A couple of weeks ago, I embarked on a weird adventure with Sculpey and simple electronics. The goal had been to make something unique using the basic circuits skills I’ve picked up over the last eight months or so. Given that the final product literally just lights up a couple of LEDs when it’s plugged in, I’d like to disclaim that I didn’t exactly put myself through the paces here, but I did have fun. Here’s what I made.
It’s a bizarre cat, sort of Frankensteined together from a couple of basic sculpey shapes and steeped in all sorts of electronic components. Most of them were ripped out of an old bitchy router I had lying around and don’t do anything, but the LED eyes and the resistor ears are part of a bonafide circuit that light up when you plug in the tail. The black wires are both ground, while the white one is for your positive voltage source (I used a 9v battery but most anything should work just fine). It’s not super complex, but for the curious, here’s how I made it.
The biggest challenge with something like this is making the circuit such that it can be embedded inside the sculpey and still allow your sculpture to keep its shape. You have to be cognizant that you can’t squash the circuit when you roll your sculpey around it, so if you’re used to making sculpey creations by plucking off a measure of clay and rolling it around in your hand to make spheres or cylinders or dodecahedrons (hey, you never know), you’re going to need to adjust your technique. Most of the time, creating your basic shapes, cutting them in half, and stuffing the circuit inside will do just fine.
For the head, I carefully assembled and soldered the LED circuit like so:
Each of the ear-shaped resistors provides current limiting for the LEDs (else they’d burn up and be sad). It’s a pretty straightforward circuit. Voltage in, light out. Here’s what it looked like pre-sculpification.
To get the sculpey around it, I rolled a sphere, cut it in half, and placed the flat side against the circuit (forming the back of the head). The front side took a bit more care in order to work the sculpey around the LEDs. I incrementally added more, smoothing it out and making it as round as possible. Once I was satisfied with it, I hooked it up to the battery and made sure it still worked. It’s important to check often that your circuit survived.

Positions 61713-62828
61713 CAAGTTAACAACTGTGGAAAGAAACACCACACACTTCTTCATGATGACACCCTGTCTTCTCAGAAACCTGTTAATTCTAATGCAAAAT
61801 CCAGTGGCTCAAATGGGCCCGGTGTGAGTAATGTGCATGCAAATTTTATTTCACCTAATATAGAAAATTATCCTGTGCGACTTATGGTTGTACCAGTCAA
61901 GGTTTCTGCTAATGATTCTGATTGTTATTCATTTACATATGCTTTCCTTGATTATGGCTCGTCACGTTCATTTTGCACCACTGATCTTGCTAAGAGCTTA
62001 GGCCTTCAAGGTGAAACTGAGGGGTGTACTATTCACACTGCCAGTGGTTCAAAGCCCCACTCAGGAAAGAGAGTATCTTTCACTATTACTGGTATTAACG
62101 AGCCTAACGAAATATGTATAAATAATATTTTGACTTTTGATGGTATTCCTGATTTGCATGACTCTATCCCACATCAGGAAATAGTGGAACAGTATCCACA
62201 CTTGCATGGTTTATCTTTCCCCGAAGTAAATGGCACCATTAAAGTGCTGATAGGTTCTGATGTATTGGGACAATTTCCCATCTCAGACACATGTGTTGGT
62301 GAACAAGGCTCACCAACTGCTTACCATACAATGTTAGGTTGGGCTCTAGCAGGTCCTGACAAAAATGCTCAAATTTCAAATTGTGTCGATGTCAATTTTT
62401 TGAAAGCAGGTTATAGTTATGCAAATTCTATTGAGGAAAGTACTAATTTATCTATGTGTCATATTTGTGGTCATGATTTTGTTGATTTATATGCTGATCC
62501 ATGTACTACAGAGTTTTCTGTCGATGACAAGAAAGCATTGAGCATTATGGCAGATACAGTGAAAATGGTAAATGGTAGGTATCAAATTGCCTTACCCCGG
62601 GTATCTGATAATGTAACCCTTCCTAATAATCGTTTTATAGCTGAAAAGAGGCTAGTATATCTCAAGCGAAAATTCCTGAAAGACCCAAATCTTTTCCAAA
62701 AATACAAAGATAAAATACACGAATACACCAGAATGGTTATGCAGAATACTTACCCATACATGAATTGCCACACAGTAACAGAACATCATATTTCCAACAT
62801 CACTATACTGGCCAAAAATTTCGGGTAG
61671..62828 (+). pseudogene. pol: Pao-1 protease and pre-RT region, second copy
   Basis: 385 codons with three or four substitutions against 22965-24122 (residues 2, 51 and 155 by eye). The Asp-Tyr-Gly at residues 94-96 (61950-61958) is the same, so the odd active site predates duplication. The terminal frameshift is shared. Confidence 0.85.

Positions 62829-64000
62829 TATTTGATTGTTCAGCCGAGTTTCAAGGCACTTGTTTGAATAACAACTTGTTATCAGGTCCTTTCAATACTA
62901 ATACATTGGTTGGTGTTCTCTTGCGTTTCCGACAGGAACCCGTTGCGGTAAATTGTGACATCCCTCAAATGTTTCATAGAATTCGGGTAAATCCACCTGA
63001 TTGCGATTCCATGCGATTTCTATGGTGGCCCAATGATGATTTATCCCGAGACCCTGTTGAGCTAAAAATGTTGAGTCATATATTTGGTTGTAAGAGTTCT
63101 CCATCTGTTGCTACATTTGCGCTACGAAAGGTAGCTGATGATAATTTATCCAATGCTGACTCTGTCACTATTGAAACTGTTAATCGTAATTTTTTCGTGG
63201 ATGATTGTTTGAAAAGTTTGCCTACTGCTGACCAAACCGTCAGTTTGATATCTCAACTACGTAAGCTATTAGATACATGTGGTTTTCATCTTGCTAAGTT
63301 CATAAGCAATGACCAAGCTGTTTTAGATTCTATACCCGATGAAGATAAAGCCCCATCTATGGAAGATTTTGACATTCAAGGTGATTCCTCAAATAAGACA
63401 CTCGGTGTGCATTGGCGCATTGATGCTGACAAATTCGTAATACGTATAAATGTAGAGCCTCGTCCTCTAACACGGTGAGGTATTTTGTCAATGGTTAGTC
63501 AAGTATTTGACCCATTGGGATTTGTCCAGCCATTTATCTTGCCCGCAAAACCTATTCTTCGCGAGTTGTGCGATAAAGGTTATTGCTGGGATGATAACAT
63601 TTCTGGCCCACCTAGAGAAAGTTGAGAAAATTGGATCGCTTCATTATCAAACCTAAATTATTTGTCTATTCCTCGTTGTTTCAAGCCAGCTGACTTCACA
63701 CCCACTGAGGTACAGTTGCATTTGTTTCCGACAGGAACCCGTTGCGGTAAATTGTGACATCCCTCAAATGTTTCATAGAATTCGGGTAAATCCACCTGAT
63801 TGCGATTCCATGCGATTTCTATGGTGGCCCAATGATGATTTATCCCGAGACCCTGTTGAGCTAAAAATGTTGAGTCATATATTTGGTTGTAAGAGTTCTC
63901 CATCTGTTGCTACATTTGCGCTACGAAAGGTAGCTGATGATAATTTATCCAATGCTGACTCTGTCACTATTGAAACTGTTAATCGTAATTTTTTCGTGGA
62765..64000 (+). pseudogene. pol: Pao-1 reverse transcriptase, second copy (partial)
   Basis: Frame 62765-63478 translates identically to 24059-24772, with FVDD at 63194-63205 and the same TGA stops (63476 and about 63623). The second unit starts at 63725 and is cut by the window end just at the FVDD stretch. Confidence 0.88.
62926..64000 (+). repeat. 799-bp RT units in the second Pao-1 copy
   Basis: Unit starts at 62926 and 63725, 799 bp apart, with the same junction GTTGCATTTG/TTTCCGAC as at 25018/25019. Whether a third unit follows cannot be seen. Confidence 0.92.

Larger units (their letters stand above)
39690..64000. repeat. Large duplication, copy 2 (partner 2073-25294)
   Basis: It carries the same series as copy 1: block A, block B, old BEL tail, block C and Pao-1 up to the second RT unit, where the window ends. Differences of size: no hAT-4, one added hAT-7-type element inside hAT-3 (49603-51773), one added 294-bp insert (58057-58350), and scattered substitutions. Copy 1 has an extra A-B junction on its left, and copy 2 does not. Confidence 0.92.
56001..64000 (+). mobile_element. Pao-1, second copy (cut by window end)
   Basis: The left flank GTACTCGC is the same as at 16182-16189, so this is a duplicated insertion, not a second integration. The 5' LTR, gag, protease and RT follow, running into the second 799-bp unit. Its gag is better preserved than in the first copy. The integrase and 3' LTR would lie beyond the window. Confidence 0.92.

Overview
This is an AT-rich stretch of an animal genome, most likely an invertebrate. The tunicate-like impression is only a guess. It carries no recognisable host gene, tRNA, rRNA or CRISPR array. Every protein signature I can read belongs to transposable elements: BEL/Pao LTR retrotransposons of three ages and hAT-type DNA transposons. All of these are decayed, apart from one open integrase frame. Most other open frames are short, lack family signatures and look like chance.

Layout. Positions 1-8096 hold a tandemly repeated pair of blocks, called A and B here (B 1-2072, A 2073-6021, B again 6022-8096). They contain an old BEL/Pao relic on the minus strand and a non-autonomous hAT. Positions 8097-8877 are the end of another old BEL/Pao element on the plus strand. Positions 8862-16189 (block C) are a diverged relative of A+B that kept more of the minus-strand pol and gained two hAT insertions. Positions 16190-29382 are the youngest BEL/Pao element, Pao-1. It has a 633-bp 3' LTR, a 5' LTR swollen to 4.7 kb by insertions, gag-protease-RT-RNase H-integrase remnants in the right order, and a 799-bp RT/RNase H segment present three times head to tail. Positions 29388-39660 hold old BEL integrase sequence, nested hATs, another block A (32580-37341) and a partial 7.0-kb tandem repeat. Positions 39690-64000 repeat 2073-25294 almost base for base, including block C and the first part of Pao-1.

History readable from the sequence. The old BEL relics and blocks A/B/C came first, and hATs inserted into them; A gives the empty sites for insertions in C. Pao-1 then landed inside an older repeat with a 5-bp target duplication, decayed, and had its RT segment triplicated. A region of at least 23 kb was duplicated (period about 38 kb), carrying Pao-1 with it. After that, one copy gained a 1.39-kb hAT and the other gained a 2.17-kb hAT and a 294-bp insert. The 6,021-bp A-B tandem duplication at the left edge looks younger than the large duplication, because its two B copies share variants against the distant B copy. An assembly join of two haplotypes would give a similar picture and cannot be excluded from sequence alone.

With the head done, it was time to form the body. For some reason I decided that the tail should be detachable. This was a terrible decision, as it forced me to use some really bulky and difficult to maneuver jumper wires as the conduit through the body from the head to the tail. I rolled the body clay around them, making a sort of cylinder, and made the female jumper ends flush with the backend of the cat. The other end of the jumper wires is shown below protruding out of the cat’s chest. The positive and negative wires needed to be soldered to their corresponding wire in the cat’s head (though you can’t see it in the photos, I’d marked the head’s negative wire with a black sharpie, because it becomes real difficult to tell negative from positive once the circuit is covered up). This is where the heartache started.
Stripping the jumper wires and soldering them to the head wires while also not destroying the sculpture was a little bit fiddly. Worse though, there was no good way to bend the jumper wires to retain the sculpture’s shape. I ended up having to add more clay to cover up the weird bending and squishing I did. Lesson learned — just use wire wrapping wire for everything. It’s infinitely more bendable and versatile in this context. And when the heck am I really going to remove the tail from this beast, anyway?
Last point of note. Before putting it in the oven, I removed the decorative caps, header, and tail wires (because I could). The caps I scavenged are very clearly rated at 150C, which should be fine at the 275F (135C) I baked this at, but better safe than exploded. I super glued them on post-bake and re-added the other components as well.
The finished product? A lovable terror that now sits on my desk.